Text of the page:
“That’s a nice thing to think,” says Kelley, who admits she’s aware that she should perhaps be more mindful of the direction popular music is taking today. “There’s a new show out called Extraordinary (on Disney+ in the UK and Hulu in the US), and it’s so cute, with all this exciting, current music and I listen to it and think ‘wow, l’m not really doing that’ and sometimes feel bad about that and feel, gosh, maybe I should do more stuff where everything is just swamped in reverb and strange distortion, you know, just take the whole song and put it through a distortion pedal ‘cause that’s really cool.” But she goes on to say that at the end of one episode, as she was thinking about the “really cool new music” on the show, Nights In White Satin came on (that’s The Moody Blues’ 1967 classic for any youngsters out there). She goes on, “and there was this moment of clarity – and not just around the song but the actual sound. It was panoramic and epic sounding,” her hands expressing the enormity of the moment, “and I thought to myself ‘and then there’s that!’”

It’s something most musicians struggle with, whether something is current or if you’re just going back to the same old shit you always did. It’s a push-pull, really, but my god, I just love distorted guitar!”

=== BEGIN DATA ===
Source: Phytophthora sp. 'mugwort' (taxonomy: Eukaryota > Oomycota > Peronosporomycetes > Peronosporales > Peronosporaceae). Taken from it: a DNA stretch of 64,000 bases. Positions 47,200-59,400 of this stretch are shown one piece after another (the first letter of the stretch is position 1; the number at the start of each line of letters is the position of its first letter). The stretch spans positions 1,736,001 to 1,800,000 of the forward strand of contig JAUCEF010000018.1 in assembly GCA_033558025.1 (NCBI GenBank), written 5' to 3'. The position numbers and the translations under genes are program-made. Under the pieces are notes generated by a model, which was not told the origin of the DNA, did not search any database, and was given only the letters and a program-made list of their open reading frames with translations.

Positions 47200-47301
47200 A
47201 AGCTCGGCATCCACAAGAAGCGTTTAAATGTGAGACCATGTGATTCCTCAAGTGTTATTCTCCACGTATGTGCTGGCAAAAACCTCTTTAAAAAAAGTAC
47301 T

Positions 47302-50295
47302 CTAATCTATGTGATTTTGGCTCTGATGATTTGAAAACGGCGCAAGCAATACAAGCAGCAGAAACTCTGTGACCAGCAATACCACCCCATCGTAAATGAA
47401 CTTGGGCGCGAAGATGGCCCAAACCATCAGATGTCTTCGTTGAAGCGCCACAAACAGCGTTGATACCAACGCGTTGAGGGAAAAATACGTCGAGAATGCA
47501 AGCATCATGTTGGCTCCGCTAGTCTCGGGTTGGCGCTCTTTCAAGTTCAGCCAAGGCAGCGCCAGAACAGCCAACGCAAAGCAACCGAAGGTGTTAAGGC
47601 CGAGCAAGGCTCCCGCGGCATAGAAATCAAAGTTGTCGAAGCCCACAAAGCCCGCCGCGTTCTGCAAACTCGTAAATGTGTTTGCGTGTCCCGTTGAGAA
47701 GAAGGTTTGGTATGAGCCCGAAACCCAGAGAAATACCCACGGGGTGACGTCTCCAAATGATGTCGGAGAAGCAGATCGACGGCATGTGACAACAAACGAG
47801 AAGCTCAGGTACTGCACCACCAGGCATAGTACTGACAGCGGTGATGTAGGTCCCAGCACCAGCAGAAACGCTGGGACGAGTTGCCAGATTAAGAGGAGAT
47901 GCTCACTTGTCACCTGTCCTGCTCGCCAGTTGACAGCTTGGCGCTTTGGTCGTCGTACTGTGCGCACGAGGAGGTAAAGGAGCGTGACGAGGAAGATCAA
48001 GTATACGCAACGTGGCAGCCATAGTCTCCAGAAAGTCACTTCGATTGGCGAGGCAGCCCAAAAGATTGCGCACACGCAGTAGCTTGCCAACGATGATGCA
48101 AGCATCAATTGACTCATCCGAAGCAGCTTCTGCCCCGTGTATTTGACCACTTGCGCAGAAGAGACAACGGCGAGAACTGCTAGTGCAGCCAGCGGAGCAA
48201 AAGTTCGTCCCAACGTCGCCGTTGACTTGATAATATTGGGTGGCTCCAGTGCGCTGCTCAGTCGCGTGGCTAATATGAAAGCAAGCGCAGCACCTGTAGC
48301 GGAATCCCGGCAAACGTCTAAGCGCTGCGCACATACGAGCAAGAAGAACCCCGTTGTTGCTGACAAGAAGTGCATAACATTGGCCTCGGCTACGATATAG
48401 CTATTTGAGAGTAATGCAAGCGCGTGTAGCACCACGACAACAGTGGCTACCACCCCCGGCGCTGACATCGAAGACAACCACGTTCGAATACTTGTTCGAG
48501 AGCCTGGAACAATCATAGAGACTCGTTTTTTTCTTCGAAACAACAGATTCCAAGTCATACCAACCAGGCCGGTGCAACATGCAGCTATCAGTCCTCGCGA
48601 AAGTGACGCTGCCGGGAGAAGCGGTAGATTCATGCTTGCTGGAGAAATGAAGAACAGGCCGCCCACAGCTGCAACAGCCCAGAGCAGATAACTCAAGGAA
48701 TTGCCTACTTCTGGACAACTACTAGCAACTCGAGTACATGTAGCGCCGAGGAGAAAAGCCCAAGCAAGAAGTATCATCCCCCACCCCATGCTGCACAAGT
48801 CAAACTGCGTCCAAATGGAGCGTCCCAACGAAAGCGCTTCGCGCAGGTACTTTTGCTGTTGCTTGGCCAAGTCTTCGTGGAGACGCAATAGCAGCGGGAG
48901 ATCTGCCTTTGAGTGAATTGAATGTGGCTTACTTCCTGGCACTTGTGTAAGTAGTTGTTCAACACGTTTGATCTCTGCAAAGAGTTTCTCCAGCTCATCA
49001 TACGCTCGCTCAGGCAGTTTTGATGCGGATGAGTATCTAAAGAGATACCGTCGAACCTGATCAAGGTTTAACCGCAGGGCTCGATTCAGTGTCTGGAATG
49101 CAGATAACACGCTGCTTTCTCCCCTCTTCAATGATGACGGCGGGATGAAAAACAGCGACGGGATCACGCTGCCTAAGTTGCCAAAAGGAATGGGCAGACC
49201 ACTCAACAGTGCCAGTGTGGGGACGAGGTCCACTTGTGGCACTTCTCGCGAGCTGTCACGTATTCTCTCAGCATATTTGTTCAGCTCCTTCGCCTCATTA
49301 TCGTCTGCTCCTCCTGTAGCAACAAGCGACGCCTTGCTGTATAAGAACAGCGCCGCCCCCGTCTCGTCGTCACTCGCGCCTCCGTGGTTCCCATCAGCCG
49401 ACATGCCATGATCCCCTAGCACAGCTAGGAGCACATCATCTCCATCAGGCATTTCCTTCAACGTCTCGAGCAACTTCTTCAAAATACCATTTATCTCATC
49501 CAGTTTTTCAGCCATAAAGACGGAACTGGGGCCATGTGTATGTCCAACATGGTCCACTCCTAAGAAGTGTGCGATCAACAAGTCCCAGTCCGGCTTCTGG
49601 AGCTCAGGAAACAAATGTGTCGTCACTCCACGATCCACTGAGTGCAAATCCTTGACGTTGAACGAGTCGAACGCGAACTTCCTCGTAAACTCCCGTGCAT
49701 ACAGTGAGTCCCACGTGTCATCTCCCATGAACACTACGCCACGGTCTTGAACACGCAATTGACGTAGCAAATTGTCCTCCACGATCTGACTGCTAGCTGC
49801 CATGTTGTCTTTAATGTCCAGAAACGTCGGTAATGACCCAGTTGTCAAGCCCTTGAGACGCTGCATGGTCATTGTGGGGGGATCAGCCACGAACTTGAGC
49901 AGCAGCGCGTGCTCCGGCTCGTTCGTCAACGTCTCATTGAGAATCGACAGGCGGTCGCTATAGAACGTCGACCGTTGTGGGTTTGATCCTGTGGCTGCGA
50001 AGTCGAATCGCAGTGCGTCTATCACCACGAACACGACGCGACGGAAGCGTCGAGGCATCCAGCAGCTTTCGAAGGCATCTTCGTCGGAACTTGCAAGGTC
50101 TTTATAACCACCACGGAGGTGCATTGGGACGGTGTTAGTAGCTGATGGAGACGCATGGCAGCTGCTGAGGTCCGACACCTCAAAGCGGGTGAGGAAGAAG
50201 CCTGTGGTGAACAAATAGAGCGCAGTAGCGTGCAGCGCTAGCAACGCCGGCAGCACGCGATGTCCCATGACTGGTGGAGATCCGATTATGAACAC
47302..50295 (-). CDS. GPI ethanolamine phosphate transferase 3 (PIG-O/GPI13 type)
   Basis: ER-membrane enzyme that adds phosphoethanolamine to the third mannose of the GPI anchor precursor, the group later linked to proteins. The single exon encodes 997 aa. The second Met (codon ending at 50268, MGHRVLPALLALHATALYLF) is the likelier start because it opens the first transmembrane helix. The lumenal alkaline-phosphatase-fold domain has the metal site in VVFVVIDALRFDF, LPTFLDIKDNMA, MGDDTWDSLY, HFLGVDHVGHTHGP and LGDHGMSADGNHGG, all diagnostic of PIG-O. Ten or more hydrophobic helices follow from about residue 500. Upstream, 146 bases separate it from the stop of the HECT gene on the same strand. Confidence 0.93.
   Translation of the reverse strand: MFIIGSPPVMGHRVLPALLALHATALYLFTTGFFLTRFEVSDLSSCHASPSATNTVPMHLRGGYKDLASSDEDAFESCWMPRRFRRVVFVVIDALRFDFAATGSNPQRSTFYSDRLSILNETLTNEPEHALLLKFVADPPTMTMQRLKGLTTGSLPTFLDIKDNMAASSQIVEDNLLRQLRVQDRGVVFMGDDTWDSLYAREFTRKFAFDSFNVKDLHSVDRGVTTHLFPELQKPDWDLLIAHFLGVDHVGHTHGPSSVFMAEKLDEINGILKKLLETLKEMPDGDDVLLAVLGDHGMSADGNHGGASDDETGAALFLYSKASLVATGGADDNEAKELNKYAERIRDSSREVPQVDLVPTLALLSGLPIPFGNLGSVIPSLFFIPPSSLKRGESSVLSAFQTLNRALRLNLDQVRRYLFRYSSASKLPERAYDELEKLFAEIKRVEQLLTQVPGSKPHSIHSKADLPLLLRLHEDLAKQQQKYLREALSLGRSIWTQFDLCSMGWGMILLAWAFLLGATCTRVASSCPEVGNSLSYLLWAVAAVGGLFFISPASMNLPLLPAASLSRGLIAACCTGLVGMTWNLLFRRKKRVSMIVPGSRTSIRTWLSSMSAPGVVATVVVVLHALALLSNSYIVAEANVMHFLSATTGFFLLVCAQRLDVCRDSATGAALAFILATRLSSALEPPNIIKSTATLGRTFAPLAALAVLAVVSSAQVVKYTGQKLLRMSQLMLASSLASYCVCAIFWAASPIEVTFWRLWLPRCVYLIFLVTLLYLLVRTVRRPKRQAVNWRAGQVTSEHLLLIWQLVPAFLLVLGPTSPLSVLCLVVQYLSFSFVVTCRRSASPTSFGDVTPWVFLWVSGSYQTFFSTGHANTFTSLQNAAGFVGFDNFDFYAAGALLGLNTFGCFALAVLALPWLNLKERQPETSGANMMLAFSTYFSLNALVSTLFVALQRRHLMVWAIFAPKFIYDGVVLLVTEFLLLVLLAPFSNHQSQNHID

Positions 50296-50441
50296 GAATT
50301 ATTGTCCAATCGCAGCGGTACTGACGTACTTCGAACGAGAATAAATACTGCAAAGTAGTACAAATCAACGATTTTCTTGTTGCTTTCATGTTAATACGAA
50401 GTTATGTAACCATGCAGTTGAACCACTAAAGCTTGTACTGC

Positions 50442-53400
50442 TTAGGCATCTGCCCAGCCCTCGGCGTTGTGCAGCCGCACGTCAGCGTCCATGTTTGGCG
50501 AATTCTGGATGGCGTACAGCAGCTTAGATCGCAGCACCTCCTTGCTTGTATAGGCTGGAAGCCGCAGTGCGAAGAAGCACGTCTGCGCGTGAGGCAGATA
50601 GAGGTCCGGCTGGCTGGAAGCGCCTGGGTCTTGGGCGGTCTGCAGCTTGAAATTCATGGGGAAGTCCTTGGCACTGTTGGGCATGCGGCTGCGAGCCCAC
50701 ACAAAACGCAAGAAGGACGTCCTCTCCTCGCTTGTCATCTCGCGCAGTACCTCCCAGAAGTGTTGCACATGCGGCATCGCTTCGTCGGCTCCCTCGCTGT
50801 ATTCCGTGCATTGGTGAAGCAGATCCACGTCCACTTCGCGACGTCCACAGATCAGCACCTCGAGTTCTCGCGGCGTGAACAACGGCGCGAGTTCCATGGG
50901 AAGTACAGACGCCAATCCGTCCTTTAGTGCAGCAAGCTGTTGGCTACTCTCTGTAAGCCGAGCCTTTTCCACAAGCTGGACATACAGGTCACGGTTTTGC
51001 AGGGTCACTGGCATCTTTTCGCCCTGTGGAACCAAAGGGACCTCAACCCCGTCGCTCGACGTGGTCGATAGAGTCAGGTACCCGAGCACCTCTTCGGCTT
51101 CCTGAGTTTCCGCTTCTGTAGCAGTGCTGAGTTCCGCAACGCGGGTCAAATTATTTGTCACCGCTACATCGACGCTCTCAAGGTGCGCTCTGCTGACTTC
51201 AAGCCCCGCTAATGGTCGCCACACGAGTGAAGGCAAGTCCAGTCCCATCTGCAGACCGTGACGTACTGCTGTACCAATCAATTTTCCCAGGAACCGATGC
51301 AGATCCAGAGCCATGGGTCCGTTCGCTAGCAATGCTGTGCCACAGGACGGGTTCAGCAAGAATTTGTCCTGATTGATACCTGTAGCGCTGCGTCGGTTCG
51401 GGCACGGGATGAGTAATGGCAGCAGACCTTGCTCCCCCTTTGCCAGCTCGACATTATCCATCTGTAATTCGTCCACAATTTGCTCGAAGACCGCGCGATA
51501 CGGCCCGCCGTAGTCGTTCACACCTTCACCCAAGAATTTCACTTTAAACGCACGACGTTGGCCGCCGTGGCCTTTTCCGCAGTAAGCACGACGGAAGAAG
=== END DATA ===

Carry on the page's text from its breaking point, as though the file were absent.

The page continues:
Mike goes on, despairing slightly as he tells us that some feedback they’ve had on the new album mentions it having a 1990s sound, “I’m forty f**king six mother f**ker, of course it does!” Nicely put, Mike. “These are the sounds we know how to make – all that stuff’s in my DNA and I still listen to it. My body’s already full of music and art that I love and as I get older everything else that I hear has to measure up to a lifetime of stuff that I’ve fallen in love with. I do slowly add stuff into the catalogue in my heart and brain, and I’m always looking for new stuff but I’m never going to throw away the stuff I fell in love with.”

In War Poems, We Rested they broke with their normal conventions on one song in particular. “Embers On A Sleepwalk has this very nuanced piano just going through the tremolo pedal and the whole feel of it is very quiet, and that’s not something either Mike or myself do…we don’t play piano!” Kelley laughs. “We don’t write in terms of piano, so I guess that’s us breaking out of our mould.” A raw, exposed sound is very much apparent on the number, Kelley explaining that the juxtaposition of the “very affected, processed vocal and the natural acoustics of the piano create an interesting sound, along with Mike’s very singular and intimate delivery.”

Another number which has seen them experiment with a different sound is Def Sup, the second single to be released from the album back in December, which is frankly a bit of an ear-worm, Kelley’s velvet-lined vocals breezing over the irresistible driving groove of Laura King’s baseline. Bat Fang and Speed Stick drummer Laura brought the drums to the album, and also brought the core of this track, Mike admitting that neither him nor Kelley write songs like that (even though it has a bit of a Don’t Call Home vibe, from The BreedersSafari EP) but rather they both saw great potential in the number, describing himself and Kelley as “sounding board sonic producers for ourselves and other artists.” He goes on to explain, 

you’re in a room with these people for hours on end and they serve you your songs so you really want them to have a say. It’s great to honour everybody’s art.”